I don’t know quite what to call this, but I’m giving you a recipe for it! The sweet and spicy go well together.
Earlier in the year, I ran out of my freezer supply of thai chili peppers, and I just used up my stash of homemade canned jalepenos. I wont have any fresh peppers from my garden until later in the summer, and all I have left are scotch bonnets. I love spicy food, but I don’t tend to use these often because I find their flavour a bit tough to blend. I came up with this recipe by using similar recipes I found by googling, because I had some salmon in the freezer as well. I wasn’t entirely happy with anything I found, so I came up with this, and then decided to add some clementines to give it a bit of a unique flavour at the last minute.
sooo, without further ado, here is the recipe. I’ve even converted the metric for you, because I know how much of a pain this is to do when you’re grocery shopping or in the middle of cooking.
Salmon and Scotch Bonnet Peppers in a Dijon Cilantro Sauce Topped With Clementines
-2 raw salmon filets, approximately 8-9 ounces/250 g total (this doesn’t have to be exact)
-1/2 cup/125 mL white wine
-2 tbsp dijon mustard
-3 tbsp lemon juice
-2 tbsp olive oil
-1 scotch bonnet pepper*
-1 small onion
-2 cloves garlic
-2 tbsp dried cilantro/coriander leaves (US/UK)
-salt and pepper to taste
-2 clementine/satsuma/mandarine oranges, separated and chopped in half.
Blend together wine, mustard, lemon juice and olive oil. Cube the fish and stir into the mixture, and let marinate for a few hours to overnight (if you’re doing this overnight, make sure you refrigerate it!)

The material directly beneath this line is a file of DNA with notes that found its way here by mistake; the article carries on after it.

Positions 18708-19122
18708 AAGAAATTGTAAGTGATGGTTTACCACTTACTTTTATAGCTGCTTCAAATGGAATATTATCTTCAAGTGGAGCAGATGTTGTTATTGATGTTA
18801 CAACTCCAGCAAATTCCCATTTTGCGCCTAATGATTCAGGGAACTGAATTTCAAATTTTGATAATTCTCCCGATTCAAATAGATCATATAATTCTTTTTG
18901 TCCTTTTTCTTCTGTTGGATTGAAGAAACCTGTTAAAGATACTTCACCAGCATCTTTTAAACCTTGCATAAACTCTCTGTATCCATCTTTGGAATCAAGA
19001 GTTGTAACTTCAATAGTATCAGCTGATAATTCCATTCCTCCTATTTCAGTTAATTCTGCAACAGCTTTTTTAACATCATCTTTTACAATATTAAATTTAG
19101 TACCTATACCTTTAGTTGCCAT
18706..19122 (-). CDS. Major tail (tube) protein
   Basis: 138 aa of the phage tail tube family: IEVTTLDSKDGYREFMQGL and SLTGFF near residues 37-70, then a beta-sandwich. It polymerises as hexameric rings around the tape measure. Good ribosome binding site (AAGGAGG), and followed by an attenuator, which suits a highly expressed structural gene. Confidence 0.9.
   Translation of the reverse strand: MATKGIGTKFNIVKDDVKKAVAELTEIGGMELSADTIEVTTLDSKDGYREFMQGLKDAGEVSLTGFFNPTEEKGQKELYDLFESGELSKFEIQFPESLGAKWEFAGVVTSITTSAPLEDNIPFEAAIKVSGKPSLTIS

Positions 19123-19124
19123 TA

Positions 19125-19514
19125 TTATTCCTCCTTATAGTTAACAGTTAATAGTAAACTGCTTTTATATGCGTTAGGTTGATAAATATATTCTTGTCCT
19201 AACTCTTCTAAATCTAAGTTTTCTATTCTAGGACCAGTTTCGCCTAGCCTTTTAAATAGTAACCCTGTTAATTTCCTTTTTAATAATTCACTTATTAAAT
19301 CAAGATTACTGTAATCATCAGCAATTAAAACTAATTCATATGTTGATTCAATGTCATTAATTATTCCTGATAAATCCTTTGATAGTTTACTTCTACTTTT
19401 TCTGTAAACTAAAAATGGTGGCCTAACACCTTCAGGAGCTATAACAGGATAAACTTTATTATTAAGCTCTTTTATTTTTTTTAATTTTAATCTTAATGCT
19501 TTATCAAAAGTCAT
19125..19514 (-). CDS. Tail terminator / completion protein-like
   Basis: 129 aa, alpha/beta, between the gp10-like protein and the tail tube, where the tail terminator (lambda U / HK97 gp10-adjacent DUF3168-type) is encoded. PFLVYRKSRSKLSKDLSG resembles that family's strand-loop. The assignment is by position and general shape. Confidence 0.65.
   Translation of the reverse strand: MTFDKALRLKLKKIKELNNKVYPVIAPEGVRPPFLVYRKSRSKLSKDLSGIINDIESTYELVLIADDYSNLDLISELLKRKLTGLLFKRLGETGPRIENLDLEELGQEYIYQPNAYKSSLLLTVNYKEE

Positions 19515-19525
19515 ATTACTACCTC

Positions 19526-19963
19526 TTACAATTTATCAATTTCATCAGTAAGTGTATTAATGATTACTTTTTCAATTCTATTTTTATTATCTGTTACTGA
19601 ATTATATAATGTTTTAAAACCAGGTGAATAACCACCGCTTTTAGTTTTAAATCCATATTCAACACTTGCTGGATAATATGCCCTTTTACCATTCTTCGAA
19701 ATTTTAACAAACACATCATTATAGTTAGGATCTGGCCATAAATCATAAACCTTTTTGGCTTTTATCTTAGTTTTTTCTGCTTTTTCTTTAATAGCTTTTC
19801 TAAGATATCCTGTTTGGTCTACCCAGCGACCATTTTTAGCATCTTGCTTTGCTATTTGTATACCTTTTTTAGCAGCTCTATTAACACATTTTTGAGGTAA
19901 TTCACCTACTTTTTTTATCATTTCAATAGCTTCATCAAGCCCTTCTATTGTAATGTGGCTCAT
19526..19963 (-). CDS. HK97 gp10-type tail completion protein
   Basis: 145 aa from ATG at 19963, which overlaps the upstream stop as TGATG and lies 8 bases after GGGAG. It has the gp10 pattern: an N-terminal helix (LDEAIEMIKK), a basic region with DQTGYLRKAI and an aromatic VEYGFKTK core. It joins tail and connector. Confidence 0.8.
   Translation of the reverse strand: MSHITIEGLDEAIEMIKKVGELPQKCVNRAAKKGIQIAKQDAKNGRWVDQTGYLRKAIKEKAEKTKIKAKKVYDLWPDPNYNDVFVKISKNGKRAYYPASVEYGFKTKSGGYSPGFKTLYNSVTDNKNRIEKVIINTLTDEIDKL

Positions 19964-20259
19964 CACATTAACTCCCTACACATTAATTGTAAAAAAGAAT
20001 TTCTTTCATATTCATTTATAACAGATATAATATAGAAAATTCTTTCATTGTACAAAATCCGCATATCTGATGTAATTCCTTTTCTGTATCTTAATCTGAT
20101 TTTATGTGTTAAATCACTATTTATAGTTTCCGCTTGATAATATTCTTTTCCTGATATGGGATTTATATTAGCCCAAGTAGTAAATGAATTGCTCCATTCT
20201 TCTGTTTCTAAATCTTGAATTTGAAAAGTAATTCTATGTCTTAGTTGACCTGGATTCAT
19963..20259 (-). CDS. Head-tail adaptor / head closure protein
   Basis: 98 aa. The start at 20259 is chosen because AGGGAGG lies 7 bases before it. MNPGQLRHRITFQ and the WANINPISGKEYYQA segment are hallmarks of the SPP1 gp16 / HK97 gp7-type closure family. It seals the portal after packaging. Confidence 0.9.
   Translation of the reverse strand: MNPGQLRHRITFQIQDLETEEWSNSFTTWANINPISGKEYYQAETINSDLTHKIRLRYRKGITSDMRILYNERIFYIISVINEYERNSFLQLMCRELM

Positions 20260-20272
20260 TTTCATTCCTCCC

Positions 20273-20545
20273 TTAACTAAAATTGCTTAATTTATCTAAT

Heat up a frying pan on medium-low heat (you don’t want it too hot), then put the fish in with the marinade. Cook until the fish is mostly done, then add the pepper, onion and garlic. Stir continuously until the onion is mostly cooked through, then add cilantro, salt and pepper. If you find it’s getting a bit dry and the sauce gets thick a bit early, you can add a bit more lemon juice and/or wine. Stir until ingredients are thoroughly cooked and flavours are blended (you can do a little taste test for this) then remove from heat. Serve on corn bread (this is what I did), polenta or rice. Top with the clementine. In summer you could also top it with a bit of fresh cilantro to garnish. Enjoy!
Makes approximately 2 servings. Warning, it IS fairly spicy.
*Scotch bonnets are very spicy peppers. If you’re sensitive to spice, you might want to chop them with latex gloves and remove the seeds. If you’re like me and have a freakish tolerance to spice, add 2 (I used 1 and half) and even keep the seeds in. If it’s the first time you’re cooking with scotch bonnets, you may want to take it easy and just add 1.
If you’re in Berlin, you can get scotch bonnets in the freezer section of many Asian food markets. I grow my own on my balcony.